• Question: How is a rocket invented

    Asked by haso to Bernerd on 12 Jul 2017.
    • Photo: Bernerd Fulanda

      Bernerd Fulanda answered on 12 Jul 2017:

      Dear Haso
      One of the first devices to successfully employ the principles essential to rocket flight was a wooden bird; Somewhere around the year 400 B.C., Archytas mystified and amused the citizens of Tarentum by flying a pigeon made of wood. Escaping steam propelled the bird suspended on wires. The pigeon used the action-reaction principle, which was not stated as a scientific law until the 17th century.
      About 300 years after the pigeon, another Greek, Hero of Alexandria, invented a similar rocket-like device called an aeolipile. It, too, used steam as a propulsive gas.
      During the latter part of the 17th century, the scientific foundations for modern rocketry were laid by Sir Isaac Newton (1642-1727). Newton organized his understanding of physical motion into three scientific laws which explain how rockets work and why they are able to work in the vacuum of outer space. Newton’s laws soon began to have a practical impact on the design of rockets. About 1720, a Dutch professor, Willem Gravesande, built model cars propelled by jets of steam. Rocket experimenters in Germany and Russia also began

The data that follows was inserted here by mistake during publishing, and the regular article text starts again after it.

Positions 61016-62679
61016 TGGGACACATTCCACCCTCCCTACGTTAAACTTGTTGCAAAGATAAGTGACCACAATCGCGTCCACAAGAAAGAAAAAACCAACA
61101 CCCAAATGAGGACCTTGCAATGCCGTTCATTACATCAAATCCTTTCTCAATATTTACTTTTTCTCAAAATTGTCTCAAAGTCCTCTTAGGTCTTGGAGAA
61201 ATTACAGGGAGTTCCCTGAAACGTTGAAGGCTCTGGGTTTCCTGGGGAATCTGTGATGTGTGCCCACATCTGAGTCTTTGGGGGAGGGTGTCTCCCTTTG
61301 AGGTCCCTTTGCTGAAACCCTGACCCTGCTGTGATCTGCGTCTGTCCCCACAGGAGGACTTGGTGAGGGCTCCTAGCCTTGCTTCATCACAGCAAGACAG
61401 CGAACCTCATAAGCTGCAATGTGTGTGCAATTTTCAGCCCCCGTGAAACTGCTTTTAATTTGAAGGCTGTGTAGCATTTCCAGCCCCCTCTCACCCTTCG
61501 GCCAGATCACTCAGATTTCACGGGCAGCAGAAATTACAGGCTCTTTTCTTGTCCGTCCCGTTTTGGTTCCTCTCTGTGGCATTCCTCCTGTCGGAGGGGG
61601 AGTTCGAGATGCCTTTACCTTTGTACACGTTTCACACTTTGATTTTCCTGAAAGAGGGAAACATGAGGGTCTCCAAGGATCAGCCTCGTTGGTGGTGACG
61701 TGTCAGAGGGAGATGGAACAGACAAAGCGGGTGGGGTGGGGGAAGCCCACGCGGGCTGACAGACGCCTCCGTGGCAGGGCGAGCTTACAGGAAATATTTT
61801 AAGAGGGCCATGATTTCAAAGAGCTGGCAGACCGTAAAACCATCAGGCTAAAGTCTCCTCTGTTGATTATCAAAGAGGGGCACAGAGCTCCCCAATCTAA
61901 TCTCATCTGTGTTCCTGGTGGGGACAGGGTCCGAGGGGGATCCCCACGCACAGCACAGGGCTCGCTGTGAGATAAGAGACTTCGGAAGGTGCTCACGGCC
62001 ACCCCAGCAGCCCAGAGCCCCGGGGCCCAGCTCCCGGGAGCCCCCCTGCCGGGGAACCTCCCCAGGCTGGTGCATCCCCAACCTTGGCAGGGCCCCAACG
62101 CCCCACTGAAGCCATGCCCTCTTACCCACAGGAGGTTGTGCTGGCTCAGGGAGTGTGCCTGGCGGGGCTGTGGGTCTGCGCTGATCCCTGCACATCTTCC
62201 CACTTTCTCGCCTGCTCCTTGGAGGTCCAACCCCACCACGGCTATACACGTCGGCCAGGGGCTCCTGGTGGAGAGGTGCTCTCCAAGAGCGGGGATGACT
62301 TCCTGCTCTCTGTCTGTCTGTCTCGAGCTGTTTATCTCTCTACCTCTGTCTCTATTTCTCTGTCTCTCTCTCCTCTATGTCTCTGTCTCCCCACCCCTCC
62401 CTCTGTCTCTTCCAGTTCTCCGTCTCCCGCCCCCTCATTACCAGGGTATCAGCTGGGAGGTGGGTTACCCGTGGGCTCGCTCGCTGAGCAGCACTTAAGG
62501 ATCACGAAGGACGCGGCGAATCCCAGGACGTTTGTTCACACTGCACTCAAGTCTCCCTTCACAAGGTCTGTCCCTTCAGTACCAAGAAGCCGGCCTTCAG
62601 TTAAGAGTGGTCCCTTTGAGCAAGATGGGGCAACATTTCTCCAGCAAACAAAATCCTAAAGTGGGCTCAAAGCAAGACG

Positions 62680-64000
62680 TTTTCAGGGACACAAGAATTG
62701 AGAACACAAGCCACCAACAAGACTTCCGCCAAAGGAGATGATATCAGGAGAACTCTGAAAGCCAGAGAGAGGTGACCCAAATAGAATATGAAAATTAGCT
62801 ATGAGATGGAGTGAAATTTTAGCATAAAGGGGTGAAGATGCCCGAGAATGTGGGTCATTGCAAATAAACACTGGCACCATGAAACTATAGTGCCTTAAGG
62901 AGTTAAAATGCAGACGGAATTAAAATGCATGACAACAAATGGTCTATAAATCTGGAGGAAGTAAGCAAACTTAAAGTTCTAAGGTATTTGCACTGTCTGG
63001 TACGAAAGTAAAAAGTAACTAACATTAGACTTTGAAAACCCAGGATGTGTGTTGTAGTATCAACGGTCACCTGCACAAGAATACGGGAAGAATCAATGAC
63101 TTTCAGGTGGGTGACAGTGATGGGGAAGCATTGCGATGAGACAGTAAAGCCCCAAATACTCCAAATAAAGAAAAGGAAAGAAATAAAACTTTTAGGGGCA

During the end of the 18th century and early into the 19th, rockets experienced a brief revival as a weapon of war. The success of Indian rocket barrages against the British in 1792 and again in 1799 caught the interest of an artillery expert, Colonel William Congreve. Congreve set out to design rockets for use by the British military.
      and therefore WAR became the main driver for rocket science